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Eldest son is soon to launch forth into the world on his own.

Mid August, he starts at the College of Charleston as a freshman and will be in charge of his own diet thereafter.  Freshman 15.  Say no more.  He’s currently a very slight, bordering on the gangly, 6ft-tall teenager: will he eat sensibly, exercise and go to bed at a reasonable time at University?  We doubt it.

However, between now, and him striking out on his own, I am going to coerce him into helping me to prepare mains and sides that are dead straightforward.  And I’m going to set myself my own challenge, that is, to reduce the number of ingredients I use to cook with – to five.

While I may have around 40-50 different herbs and spices in my pantry, he won’t.  (I’m excluding salt and pepper from that tally of five…be fair!)

This is the first of my five ingredient recipes:

Chickpea and Tomato Salad:

Ingredients:

* About 20 baby grape or small cherry tomatoes

* 1 tin of chickpeas/garbanzo or pinto beans

* feta cheese, mexican queso fresca or similar white crumbly cheese

* ready made vinaigrette – I like Newman’s Own

* 1 small red onion finely diced

Instructions

  1. Halve tomatoes
  2. Drain chickpeas and rinse under the tap to remove all the highly salted tinned water
  3. Finely dice the red onion
  4. Toss all three ingredients in a bowl and add 1-3 tbsps of vinaigrette (you decide how ‘wet’ you like your salad)
  5. Just before serving crumble the cheese on top of the salad.
  6. Season with salt and pepper to taste

And here it is.  This was truly made by my own son’s fair hands.  Don’t get me started or I’ll well up…

 

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Gooooooooo Cougars!

Homemade Baguette–Easier Than You Think

 

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Here in Philly, where artisanal bread of every ilk is readily available, it’s arguably unnecessary to bake your own.  But a recent dinner at uber-authentically French Bibou, during which our conversation turned to homemade French baguette, inspired me to give it a shot.  As it happened, the following Sunday arrived with torrential rains, so baking bread seemed like a good idea.   Here’s my conclusion:  homemade, hot from the oven bread is absolute heaven and completely worth the time and effort involved.    But you have to eat it all.   Because unfortunately, the heavenliness doesn’t last; I froze one loaf and reheated it a few days later and it was still good, but no comparison to the fresh loaf of Sunday evening.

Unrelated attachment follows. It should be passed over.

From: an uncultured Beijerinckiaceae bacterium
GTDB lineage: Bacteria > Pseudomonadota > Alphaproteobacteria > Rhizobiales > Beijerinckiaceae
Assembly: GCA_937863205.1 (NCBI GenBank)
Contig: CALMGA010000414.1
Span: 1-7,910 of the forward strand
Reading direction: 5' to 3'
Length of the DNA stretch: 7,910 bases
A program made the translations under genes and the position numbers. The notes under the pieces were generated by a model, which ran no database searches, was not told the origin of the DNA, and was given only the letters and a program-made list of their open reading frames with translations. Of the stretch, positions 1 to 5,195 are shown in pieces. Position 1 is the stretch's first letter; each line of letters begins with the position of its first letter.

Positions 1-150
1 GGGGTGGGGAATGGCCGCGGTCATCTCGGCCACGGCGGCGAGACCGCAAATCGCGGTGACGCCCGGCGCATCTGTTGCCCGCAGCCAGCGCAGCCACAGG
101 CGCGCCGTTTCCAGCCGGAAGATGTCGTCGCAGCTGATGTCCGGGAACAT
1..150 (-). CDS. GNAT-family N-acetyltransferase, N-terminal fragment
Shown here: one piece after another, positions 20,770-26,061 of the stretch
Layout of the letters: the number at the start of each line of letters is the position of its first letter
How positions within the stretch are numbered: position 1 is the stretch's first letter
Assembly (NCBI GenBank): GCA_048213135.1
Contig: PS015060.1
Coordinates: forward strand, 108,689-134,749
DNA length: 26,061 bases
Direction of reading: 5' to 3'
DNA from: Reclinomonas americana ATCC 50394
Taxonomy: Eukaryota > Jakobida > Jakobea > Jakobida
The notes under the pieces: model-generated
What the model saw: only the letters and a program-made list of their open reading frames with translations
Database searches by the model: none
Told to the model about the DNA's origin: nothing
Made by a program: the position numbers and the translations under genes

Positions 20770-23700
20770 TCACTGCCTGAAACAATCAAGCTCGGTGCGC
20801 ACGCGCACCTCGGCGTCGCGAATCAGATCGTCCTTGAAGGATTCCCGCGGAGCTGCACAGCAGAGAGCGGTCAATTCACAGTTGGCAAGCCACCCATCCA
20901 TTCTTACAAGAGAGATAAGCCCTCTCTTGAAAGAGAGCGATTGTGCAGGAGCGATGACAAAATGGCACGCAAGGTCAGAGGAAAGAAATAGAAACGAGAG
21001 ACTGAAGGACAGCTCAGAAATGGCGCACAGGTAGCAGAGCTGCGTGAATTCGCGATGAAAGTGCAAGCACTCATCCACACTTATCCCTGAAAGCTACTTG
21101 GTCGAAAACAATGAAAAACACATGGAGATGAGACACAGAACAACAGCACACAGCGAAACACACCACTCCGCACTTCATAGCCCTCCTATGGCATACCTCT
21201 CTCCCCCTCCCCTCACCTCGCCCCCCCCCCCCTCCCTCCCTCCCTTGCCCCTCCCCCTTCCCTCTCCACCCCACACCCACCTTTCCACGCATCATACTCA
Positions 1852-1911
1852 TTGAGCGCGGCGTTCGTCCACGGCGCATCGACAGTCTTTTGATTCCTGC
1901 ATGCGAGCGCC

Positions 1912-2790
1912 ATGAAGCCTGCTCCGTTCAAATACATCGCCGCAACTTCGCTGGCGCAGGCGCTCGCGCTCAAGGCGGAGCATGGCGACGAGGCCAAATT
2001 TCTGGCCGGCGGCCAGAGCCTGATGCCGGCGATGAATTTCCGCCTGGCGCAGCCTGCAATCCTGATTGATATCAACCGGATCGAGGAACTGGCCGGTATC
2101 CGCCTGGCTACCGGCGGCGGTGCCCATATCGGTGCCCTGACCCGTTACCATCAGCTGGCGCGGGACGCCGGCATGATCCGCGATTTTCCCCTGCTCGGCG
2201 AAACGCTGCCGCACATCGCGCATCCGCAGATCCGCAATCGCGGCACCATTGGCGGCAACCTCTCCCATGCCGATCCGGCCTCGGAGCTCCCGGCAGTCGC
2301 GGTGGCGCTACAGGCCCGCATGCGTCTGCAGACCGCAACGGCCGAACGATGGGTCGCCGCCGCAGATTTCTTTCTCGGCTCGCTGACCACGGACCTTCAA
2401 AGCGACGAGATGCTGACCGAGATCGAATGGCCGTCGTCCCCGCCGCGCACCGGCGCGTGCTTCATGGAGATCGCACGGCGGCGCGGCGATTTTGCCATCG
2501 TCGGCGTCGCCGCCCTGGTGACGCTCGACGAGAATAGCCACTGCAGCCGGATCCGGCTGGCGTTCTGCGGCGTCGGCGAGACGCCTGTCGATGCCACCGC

I used this recipe. (Thank you, Food.com)

First it had to rise for a couple of hours:

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Then I divided the dough and rolled it out, into thin logs:baguettedoughflat

Next, I sliced it across the top and let it rise again:

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And finally, I baked it.

Conclusion:  Yes, I would do it again, but only for a crowd where the results would be enjoyed immediately, at their optimal deliciousness.  One added bonus:  the house smelled absolutely wonderful while the bread baked, which was a lovely thing on a rainy Sunday when we were all stuck at home.

Rockin’ Indian Kabobs at New South Street Eatery

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We were tipped off to this rockin’ new restaurant, Kabobeesh, just south of South Street by our discriminating Singaporean friend, who claims that Kabobeesh’s kabobs have become her standard go-to, for midweek family takeouts.  This new Tandoori restaurant is (conveniently for us) situated in the old Latest Dish space on 4th.

Kabobeesh on 4th is the second of its kind in the city.

The original Kabobeesh, which claims to be “the oldest Pakistani restaurant in Philadelphia” is located in West Philly (42nd and Chestnut).

The menu at both is the same; chefs prepare an array of beef, chicken and lamb by marinating the meats overnight in Pakistani herbs, yogurt and spices.  The kabobs are then charcoal grilled on long, dramatic looking, metal skewers in a traditional tandoor (a wood fired oven) and served wrapped in a nan (a traditional Indian flatbread).

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The kabobs are available solo or you can buy a meal, which includes a choice of vegetable sides such as chutney, spiced yogurt, lentils and vegetable curries.  This hearty food is well priced; the tandoori chicken kabob comes in at $8.50, a mango lassi is just $2.99, and the portions are ample.

Admittedly the food is not pretty to eat; you use your hands and the nan wrap to stabilize the delectable kabob.

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It’s much like eating a Philly cheesesteak or a really good gyro – if you make an enthusiastic mess while devouring your meal, then you know it’s good.

We made a mess.

If kabobs are not your thing…no worries; Kabobeesh’s menu is packed with traditional Indian dishes such as chicken tikki masala, samosas, curries and chana masala.  Best of all, the restaurant works through grubHub, so when pressed for time you can go online and get a takeout delivered to your door.